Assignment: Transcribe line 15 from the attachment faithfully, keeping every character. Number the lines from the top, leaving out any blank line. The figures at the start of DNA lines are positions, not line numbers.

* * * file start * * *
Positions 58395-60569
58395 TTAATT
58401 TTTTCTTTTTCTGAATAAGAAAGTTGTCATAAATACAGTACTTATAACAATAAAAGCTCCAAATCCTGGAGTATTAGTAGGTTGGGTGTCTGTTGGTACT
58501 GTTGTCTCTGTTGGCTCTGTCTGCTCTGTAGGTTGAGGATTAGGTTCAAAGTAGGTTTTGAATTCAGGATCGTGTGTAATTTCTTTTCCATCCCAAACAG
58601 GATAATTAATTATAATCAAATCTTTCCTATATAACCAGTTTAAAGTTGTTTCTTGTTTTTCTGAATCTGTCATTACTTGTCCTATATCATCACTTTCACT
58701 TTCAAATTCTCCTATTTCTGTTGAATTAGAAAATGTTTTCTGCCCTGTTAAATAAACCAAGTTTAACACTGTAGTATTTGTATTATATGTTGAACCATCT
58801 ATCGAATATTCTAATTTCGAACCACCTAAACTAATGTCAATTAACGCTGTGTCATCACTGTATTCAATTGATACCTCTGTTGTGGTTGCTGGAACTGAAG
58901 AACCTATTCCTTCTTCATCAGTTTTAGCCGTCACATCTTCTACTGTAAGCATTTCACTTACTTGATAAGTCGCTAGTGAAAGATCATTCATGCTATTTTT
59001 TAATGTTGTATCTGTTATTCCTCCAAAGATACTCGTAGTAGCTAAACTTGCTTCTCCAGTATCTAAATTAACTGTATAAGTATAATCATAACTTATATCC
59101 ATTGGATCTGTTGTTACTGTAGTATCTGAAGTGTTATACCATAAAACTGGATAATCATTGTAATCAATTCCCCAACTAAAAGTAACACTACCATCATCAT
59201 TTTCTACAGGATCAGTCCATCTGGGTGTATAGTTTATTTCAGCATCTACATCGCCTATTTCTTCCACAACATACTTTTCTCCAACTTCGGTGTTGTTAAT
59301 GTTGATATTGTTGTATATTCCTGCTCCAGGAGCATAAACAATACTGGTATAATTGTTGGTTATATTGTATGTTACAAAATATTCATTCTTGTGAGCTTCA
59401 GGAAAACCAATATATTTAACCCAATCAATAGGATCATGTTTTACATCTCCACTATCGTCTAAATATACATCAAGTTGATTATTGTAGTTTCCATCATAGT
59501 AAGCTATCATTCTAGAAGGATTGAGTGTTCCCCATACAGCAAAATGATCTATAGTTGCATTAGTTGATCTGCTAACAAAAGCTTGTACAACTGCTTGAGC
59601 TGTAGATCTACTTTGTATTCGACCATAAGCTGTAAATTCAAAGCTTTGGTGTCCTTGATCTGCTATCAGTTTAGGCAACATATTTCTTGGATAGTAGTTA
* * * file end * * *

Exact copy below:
59601 TGTAGATCTACTTTGTATTCGACCATAAGCTGTAAATTCAAAGCTTTGGTGTCCTTGATCTGCTATCAGTTTAGGCAACATATTTCTTGGATAGTAGTTA